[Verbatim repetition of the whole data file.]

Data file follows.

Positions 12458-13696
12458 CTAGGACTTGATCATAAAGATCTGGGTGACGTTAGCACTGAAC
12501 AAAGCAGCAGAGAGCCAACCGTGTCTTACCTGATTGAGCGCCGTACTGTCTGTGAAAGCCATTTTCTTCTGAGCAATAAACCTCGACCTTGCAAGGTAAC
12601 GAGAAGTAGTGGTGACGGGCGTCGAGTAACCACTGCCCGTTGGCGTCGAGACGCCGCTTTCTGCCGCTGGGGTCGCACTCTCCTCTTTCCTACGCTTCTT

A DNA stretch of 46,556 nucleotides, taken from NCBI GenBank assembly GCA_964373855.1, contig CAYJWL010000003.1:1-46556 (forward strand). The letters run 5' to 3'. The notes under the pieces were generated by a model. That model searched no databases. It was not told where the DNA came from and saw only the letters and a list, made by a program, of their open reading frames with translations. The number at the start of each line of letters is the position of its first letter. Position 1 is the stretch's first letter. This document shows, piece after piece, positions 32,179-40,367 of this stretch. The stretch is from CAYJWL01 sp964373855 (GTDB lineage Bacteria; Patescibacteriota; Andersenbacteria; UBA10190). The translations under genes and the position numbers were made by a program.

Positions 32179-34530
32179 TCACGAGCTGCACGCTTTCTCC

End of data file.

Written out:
Positions 12458-13696
12458 CTAGGACTTGATCATAAAGATCTGGGTGACGTTAGCACTGAAC
12501 AAAGCAGCAGAGAGCCAACCGTGTCTTACCTGATTGAGCGCCGTACTGTCTGTGAAAGCCATTTTCTTCTGAGCAATAAACCTCGACCTTGCAAGGTAAC
12601 GAGAAGTAGTGGTGACGGGCGTCGAGTAACCACTGCCCGTTGGCGTCGAGACGCCGCTTTCTGCCGCTGGGGTCGCACTCTCCTCTTTCCTACGCTTCTT

A DNA stretch of 46,556 nucleotides, taken from NCBI GenBank assembly GCA_964373855.1, contig CAYJWL010000003.1:1-46556 (forward strand). The letters run 5' to 3'. The notes under the pieces were generated by a model. That model searched no databases. It was not told where the DNA came from and saw only the letters and a list, made by a program, of their open reading frames with translations. The number at the start of each line of letters is the position of its first letter. Position 1 is the stretch's first letter. This document shows, piece after piece, positions 32,179-40,367 of this stretch. The stretch is from CAYJWL01 sp964373855 (GTDB lineage Bacteria; Patescibacteriota; Andersenbacteria; UBA10190). The translations under genes and the position numbers were made by a program.

Positions 32179-34530
32179 TCACGAGCTGCACGCTTTCTCC